How to Stop Getting Too Much Sleep

If you’re sleeping too much, you’re probably not being as productive as you’d like to be. Fortunately, you can take a few steps to change your sleeping pattern. First, it’s important to get on a sleeping schedule, so your body knows when it should be sleeping and when it should be awake. You should also learn some tricks to wake up more easily, as well as take some steps to help yourself stay awake during the day.

EditSteps

EditGetting on a Sleep Schedule

  1. Stay on a routine. Your body gets used to doing the same things at the same time. When it comes to sleep, a steady schedule is best. By going to bed and getting up at the same time, your body will become accustomed to sleeping a certain number of hours at night which can help you avoid sleeping too much. Your body will want to wake up.[1]
    Fight Too Much Sleep Step 1 Version 2.jpg
  2. Make your bedtime mandatory. Set a bedtime for yourself, at least eight hours before you must get up.[2] To make sure you are actually going to sleep at your bedtime, set an alarm on your phone about an hour before. That way, you have time to wind down, turn off the electronics, and get ready for bed.
    Fight Too Much Sleep Step 2 Version 2.jpg
  3. Be mindful of sleep cycles. One sleep cycle is about 90 minute; therefore, try to plan the amount of sleep you get around your cycles. In fact, if you find yourself awake slightly before your alarm goes off, you should just get up, rather than entering another cycle. Waking up in the beginning or middle of a cycle can make you groggy.[3]
    Fight Too Much Sleep Step 3 Version 2.jpg
  4. Use light and darkness to your advantage. Darkness and light are important to your sleeping rituals — reducing light exposure prompts your body to start producing melatonin, a hormone that makes you sleepy. Light (either natural light from the sun in the morning or artificial light from lamps and electronic devices) will suppress the production of melatonin, helping you feel more alert. Once you get in a rhythm, the darkness will help you sleep, and the light will signal your body to wake up.[4]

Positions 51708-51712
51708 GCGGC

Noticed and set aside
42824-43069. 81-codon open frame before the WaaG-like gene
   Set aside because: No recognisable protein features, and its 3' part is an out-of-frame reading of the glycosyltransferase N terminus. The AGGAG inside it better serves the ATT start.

Fight Too Much Sleep Step 4 Version 2.jpg
    • When you go to bed, make sure to shut out any light. Turn off hall lights, and cover your alarm clock. Put up blackout curtains if streetlight comes through your windows or you must sleep during the day.[5]
    • When you wake up, use light to your advantage. Open up the curtains, if it’s light out already, or go outside for a few minutes. If it’s not light out, try using a light box with full spectrum light.[6]
  5. Get exercise in earlier in the day. Don’t exercise in the three hours before going to sleep. If you exercise too close to bedtime, it may stimulate your mind and body, keeping you awake.[7]
    Exercise Step 23.jpg

EditMaking Waking Up Easier

  1. Don’t hit the snooze button. It’s tempting to get a few extra minutes of sleep in the morning by hitting “snooze” on the alarm; however, doing so can make you groggy, which means you’ll want to sleep even more. Try to get up as soon as the alarm starts to go off.[8]
    Fight Too Much Sleep Step 6 Version 2.jpg
    • Don’t set multiple alarms, either. You may like waking up to the first alarm knowing you have another 15 or 30 minutes to sleep before your “real” alarm goes off, but this will interrupt your sleep cycle and make it harder to get up when it’s time.
    • One way to ensure you wake up is to make sure your alarm clock isn’t within arm’s reach. Basically, you don’t want to be able to hit snooze.[9] Try moving it across the room so you have to get out of bed to turn it off.
    • Another thing that can help you wake up is to use a natural light alarm clock. It’s like having a little sun in your bedroom to wake you up.[10]